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James Pitts, V.C. 
 
"On the 6th of January 1900 sixteen of the Manchester Regiment, without any officers to guide or direct them, held a remote position at Caesar's Camp from three o'clock in the morning till nightfall.  When the Devonshires reinforced the fighting line at that point and the enemy were repulsed, it was found that fourteen of these brave men were lying dead, another was wounded, and only one remained unscathed."
 
Thus did Sir George White, leader of the British forces at Ladysmith, describe the action which saw Private James Pitts become Blackburn's first winner of the Victoria Cross. The action took place during the Boer War on craggy heights in Natal's mountain wilderness.
  
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James Pitts was born in Barton Street on February 26th 1877, the eldest of 16 children. His father, Patrick, was an umbrella hawker.  Both his parents were of Irish origin.  James attended St Ann's and then St Alban's schools.  He left at age 13 and worked in the mill until he was 18 when he enlisted with the 1st Manchester Regiment at Ashton Barracks. In November 1897 he sailed for Gibraltar.  Two years later he was on his way to the Cape, Pietermaritzburg first and then Ladysmith.
 
At the outbreak of the war the Boers had quickly surrounded Ladysmith.  A British counter-attack failed and Ladysmith was besieged for 118 days.  Knowing British relief was on its way, the Boers attacked on the night of January 5th 1900. The British line south of Ladysmith ran along a ridge known as the Platrand,whose features had been named Wagon Point, Wagon Ridge and Caesar's Camp  - after features near Aldershot, well known to the British troops. The Boers stormed Caesar's Camp, and it was here that James Pitts and his comrades held out without food or water for fifteen hours, under heavy fire all the time.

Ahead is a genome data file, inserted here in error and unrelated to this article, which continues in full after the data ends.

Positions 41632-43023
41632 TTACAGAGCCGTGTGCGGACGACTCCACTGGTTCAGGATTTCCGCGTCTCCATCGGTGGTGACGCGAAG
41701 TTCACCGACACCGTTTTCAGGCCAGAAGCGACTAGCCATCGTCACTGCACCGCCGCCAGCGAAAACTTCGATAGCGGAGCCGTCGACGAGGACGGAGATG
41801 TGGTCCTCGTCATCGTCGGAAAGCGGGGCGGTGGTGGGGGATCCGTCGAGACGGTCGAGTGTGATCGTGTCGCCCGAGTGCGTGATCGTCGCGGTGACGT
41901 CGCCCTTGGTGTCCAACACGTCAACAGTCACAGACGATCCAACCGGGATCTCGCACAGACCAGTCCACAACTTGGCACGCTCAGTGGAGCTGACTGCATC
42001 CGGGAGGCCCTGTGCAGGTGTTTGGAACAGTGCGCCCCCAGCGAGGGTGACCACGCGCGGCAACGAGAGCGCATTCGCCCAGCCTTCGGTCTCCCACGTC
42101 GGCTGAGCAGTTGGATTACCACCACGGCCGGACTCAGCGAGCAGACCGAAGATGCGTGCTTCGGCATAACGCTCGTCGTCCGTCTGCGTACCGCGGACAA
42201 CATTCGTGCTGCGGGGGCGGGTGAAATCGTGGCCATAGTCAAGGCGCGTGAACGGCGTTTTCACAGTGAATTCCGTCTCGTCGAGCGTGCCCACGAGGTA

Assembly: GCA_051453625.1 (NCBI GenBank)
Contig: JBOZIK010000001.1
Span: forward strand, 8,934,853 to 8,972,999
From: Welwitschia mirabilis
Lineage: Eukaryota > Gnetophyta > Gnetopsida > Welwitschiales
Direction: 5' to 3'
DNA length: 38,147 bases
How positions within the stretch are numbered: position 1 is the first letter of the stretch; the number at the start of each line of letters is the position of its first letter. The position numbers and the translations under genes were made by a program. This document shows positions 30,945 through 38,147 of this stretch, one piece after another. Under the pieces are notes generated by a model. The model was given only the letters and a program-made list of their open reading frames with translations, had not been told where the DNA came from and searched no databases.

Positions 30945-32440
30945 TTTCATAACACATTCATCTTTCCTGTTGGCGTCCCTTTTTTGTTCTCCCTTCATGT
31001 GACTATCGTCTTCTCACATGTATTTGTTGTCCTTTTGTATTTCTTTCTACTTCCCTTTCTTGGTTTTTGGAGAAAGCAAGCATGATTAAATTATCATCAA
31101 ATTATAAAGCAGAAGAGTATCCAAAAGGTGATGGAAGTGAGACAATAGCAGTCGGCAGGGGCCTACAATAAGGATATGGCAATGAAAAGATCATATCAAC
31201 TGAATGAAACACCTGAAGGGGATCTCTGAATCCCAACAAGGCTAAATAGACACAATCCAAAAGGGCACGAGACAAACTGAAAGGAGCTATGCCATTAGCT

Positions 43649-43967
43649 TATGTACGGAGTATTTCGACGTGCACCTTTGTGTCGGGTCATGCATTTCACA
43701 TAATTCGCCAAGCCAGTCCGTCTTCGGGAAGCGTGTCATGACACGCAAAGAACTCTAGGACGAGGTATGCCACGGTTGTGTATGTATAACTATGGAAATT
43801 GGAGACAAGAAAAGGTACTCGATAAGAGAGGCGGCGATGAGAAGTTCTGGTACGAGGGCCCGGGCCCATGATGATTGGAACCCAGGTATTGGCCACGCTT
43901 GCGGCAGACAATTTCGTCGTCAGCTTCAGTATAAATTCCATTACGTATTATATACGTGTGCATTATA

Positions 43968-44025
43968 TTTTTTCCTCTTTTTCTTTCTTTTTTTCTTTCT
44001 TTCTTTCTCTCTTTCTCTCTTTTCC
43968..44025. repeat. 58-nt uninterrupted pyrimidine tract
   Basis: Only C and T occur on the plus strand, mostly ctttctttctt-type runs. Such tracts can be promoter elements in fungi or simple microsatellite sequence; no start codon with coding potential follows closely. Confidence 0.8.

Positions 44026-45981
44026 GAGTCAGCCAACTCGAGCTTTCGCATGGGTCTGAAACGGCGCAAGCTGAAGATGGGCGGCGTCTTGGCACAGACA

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It wasn't until July that year that news of Private Pitts' VC reached Blackburn.  Pitts received the medal the following year on June 6th from Lord Kitchener.  In 1904 Pitts returned to Blackburn to an enthusiatic welcome and a presentation of £50 from the Mayor. He started work as a labourer at Bank Top foundry, but found regular work hard to come by. In 1914 he re-enlisted in Kitchener's army, joining his old regiment.
 
After the war Pitts got a job with the Highways Dept with Blackburn Corporation and remained there for 34 years.  He died on February 18th 1955.  He was buried in Blackburn Cemetery with full military honours, a three volley salute, and a bugler who sounded the Last Post and Reveille.
 

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